The elders gather in the entrance room of the matriarch's home and search in the recesses of their memory for the traditional songs they and their forebears used to sing. A woman rocks her grandson on her lap. Her husband stands silent in the doorway, as an energetic granddaughter races about his calves.
Slowly, the residents of the Quilombo—a community made up of fugitive slave descendants known as Quilombolas—piece together lyrics from an old song. It's been so long since they last sang it.
The Taboleirão Quilombo isn't easy to reach. To get there you must drive a long way through southern Maranhão state, along a dusty, potholed road. When the community was founded at the turn of the 19th century by runaway slaves, it was shielded from authorities by native dry forest vegetation. Today it is caged by soy plantations—a vast crop marching to the horizon.
Thirty-nine families live here, all descended from Afro-descendant slaves who escaped their white masters to the relative safety of the remote Cerrado biome savannah. Across Brazil, they and others like them built close-knit Quilombos, steeped in Afro-Brazilian tradition. Estimates suggest there were up to 5,000 Quilombos scattered across 24 states during the 17th and 18th centuries, under Portuguese rule—all hidden from the authorities and bounty hunters. They ranged from the smallest, with just a few dozen inhabitants, to the biggest, Palmares, estimated to have housed 20,000 people after the Dutch invasion of Brazil in 1630.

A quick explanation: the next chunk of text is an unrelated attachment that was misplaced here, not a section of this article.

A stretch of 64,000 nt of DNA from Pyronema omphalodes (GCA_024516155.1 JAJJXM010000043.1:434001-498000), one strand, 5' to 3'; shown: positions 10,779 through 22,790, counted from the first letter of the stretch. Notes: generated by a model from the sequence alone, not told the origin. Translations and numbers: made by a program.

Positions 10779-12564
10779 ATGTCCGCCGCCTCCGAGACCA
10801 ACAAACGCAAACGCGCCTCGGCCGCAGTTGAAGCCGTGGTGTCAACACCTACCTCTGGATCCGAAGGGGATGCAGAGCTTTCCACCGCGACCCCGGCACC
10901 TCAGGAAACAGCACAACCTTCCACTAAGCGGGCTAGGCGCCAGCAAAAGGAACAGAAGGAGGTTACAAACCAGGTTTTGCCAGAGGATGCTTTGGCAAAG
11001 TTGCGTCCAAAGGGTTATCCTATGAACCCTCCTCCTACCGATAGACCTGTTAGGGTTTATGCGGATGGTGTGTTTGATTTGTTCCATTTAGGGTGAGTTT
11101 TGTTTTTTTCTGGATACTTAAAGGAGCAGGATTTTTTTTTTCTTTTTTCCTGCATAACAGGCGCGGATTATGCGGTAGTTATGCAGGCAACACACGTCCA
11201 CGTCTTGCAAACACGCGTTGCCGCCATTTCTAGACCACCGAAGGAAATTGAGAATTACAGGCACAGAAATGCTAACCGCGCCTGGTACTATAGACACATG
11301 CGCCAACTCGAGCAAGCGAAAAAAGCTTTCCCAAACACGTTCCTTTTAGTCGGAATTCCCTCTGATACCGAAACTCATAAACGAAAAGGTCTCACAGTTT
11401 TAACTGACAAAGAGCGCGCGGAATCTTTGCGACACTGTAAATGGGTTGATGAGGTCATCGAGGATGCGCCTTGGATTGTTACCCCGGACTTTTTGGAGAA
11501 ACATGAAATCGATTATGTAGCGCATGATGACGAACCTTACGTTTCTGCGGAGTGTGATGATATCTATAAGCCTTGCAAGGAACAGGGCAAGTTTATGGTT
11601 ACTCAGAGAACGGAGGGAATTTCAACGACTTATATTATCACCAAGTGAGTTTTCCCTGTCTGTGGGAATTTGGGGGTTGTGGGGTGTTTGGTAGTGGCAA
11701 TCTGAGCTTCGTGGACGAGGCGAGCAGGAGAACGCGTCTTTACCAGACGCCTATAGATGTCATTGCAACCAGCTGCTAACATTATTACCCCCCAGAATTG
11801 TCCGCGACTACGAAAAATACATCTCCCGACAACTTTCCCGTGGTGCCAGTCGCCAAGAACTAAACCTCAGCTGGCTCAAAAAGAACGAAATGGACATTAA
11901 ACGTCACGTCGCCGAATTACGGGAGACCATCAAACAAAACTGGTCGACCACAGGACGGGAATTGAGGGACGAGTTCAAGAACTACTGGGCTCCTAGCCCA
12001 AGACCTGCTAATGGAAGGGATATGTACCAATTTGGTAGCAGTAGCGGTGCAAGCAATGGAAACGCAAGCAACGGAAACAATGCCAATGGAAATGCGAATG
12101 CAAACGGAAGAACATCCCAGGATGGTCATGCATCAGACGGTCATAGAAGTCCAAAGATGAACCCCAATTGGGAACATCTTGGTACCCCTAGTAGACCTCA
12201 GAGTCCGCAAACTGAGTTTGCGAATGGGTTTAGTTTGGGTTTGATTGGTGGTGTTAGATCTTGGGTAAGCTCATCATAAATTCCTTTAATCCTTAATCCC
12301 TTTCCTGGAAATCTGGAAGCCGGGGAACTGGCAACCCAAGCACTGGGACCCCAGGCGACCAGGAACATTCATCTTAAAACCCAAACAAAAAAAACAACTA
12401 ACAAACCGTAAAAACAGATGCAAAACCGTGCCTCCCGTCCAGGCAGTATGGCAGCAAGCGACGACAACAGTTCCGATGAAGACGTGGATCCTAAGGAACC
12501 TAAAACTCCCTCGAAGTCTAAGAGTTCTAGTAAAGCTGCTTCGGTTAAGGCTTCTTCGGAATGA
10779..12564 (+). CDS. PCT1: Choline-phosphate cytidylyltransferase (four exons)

Today, the Brazilian government's Quilombola Program has mapped more than 3,000 communities, but has provided a mere 40 with land titles. Those land rights are enshrined in the nation's 1988 constitution, but not honored by a federal government that has dragged its feet and resisted the demarcation and recognition process for decades—resistance that has only worsened under the Temer administration.
A Hard Life on the Edge
Taboleirão's young people sit around in doorways. They get work where they can on the surrounding soy farms, but those jobs are scarce due to the mechanization of industrial agribusiness. Their lack of employment has been sharply criticized by right-wing politicians like newly elected president Jair Bolsonaro who, as a candidate, recently mocked Afro-descendants living in a Quilombo, saying they "weighed seven arrobas [a unit used to weigh cattle and swine]. They don't do anything!"
Most Quilombolas have little recollection of how rich and fecund their lands once were; Taboleirão's original settlers grew a diverse range of crops and medicinal plants on a plot spanning five square miles, property for which they logically lacked a deed.
As a result, the fertile plain on which their crops grew was usurped through the 1980s and '90s by agribusiness entrepreneurs who claimed the property as their own, first planting rice, then soy.